F1 stars facing grueling 8,000-mile trip as bosses slam Las Vegas schedule

The Las Vegas Grand Prix is in the books, but, after a problematic weekend in Sin City, the challenges are not over for the drivers and the teams. The return of F1 to the city after 40 years certainly delivered a spectacle, but it was not without its issues which took their toll on everyone in the paddock.

The race weekend got off to an inauspicious start, with a broken manhole cover forcing the end of the first practice session after just a few minutes and a four-hour delay to the second practice window, leaving fans disappointed and crews working overtime. That was on top of working the latest race weekend in history, with qualifying starting at midnight on Friday evening and the race beginning at 10pm local time on Saturday.

The grueling schedule throughout the weekend led to many complaints and demands for change from team bosses, whose drivers and staff only have more hard work ahead of them. The season concludes in Abu Dhabi on Sunday and the teams have embarked on a 20-hour, 8,187-mile journey to the Middle East.

Once they have their feet on the ground after a long flight, the teams will also have to negotiate a 12-hour time difference from their last stop, with jetlag sure to be a significant issue for drivers and crew alike. With the heat factor included – Vegas was a pleasant 64 degrees for the race, but the mercury in Abu Dhabi is set to hit the 80s – the drivers and the support staff would have put their bodies through a lot in a jam-packed finish to the season.

The situation is only set to get more difficult in 2024. The Las Vegas Grand Prix is slated to begin a trio of closing races, with Qatar and Abu Dhabi following in successive weeks, leading team principals to call for changes to the schedule. The race started late to satisfy TV audiences in Europe and mitigate the impact of road closures in the area.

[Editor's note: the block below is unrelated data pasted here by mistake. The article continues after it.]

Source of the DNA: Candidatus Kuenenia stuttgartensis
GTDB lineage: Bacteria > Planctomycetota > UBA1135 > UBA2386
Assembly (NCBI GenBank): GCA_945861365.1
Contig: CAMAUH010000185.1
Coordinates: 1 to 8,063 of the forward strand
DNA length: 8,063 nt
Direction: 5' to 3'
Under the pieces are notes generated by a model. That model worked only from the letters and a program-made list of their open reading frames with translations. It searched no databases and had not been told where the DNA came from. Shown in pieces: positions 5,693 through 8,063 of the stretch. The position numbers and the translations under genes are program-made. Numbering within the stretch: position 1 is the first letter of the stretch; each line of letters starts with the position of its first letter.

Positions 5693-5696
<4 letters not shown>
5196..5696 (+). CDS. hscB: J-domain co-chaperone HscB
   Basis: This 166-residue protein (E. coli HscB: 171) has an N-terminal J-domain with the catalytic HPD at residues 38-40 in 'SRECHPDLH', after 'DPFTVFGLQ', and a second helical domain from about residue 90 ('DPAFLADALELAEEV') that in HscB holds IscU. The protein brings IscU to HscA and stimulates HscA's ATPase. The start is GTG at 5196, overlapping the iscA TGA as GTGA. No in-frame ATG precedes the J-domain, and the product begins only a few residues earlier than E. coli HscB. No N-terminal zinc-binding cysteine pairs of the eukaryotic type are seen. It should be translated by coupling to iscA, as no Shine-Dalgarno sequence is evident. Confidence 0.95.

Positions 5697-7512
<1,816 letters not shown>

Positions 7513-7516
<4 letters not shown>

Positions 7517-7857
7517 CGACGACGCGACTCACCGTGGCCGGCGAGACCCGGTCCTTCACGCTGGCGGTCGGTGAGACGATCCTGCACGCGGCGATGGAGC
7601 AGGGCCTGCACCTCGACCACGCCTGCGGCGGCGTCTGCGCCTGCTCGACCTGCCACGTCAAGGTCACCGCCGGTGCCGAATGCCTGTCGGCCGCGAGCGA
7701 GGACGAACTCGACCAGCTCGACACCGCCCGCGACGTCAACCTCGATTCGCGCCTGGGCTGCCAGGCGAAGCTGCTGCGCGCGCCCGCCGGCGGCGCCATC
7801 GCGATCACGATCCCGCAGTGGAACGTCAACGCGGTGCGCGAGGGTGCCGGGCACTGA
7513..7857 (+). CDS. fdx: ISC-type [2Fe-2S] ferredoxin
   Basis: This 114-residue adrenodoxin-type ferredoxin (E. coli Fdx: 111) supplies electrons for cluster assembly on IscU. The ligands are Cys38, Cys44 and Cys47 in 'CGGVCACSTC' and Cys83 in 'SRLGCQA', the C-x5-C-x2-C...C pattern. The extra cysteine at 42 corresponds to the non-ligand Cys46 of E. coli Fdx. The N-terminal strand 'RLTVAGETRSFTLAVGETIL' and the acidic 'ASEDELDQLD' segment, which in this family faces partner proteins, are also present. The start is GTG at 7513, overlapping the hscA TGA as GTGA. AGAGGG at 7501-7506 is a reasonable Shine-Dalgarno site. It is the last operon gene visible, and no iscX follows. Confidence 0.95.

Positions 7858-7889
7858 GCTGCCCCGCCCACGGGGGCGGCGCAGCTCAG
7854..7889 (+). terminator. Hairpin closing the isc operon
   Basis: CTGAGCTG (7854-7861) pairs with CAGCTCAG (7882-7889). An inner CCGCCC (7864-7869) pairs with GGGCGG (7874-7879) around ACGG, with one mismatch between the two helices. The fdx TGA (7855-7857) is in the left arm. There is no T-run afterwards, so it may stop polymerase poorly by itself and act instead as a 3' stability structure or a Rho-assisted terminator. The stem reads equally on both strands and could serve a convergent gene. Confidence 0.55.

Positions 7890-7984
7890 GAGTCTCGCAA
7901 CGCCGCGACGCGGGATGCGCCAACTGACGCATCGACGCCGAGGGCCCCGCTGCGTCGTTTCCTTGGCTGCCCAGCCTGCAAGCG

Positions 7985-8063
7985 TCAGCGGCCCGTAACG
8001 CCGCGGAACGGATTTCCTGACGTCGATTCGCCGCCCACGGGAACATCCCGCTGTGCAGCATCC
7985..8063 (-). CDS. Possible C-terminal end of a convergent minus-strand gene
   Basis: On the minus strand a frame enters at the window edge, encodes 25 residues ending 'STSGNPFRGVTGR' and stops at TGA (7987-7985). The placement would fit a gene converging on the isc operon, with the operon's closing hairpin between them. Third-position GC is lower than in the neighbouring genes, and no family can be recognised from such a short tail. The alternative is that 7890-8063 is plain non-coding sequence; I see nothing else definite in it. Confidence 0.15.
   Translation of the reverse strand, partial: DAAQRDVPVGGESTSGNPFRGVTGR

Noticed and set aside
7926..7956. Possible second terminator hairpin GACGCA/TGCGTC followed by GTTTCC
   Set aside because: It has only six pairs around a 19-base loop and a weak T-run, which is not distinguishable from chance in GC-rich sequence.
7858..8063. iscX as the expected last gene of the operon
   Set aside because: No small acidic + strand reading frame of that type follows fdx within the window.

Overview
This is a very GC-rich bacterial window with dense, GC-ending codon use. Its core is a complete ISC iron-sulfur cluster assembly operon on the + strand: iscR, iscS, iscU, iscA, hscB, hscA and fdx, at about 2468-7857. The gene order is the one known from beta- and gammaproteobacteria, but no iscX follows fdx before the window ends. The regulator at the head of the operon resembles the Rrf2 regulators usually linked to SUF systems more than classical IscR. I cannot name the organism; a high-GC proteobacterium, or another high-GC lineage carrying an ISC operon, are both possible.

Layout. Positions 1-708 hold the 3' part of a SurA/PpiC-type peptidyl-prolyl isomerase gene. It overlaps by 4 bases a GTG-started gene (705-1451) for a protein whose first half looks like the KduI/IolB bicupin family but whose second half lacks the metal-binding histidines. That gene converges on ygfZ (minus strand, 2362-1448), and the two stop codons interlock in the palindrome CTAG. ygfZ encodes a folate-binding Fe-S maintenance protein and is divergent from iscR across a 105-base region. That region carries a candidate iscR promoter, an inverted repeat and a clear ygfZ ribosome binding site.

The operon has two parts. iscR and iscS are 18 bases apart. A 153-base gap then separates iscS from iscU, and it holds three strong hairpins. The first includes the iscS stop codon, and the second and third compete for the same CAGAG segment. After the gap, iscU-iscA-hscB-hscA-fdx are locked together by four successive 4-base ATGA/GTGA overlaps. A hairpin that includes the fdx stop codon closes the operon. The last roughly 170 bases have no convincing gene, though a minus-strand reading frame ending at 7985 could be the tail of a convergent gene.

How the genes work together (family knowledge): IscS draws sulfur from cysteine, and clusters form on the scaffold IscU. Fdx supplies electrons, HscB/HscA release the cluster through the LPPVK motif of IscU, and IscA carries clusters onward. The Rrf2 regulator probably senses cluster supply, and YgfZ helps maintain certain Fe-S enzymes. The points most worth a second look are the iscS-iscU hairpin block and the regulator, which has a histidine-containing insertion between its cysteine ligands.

“There are going to be many lessons to learn,” Red Bull boss Christian Horner told Motorsport.com. “One of the things to look at is the running schedule because it has been brutal for the team and all the men and women behind the scenes. Everybody is leaving Vegas slightly f***ed. One way or another, it has been a brutal weekend for everyone behind the scenes, and I think we need to look at how we can improve that for the future.”

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Aston Martin team principal Mike Krack urged the teams to take a “step back” and not make any snap judgments on the changes required. He added: “The sporting regulations are quite rigid in terms of timing, they calculate everything from the race, from different sessions. So you would need to change that. But I think it’s possible to incorporate what the race promotion needs, and what the workforce needs. It just needs a bit of work.”

World champion Max Verstappen won his 18th race of an incredible season in Las Vegas, finishing ahead of Ferrari’s Charles Leclerc. Verstappen’s Red Bull teammate Sergio Perez finished third.

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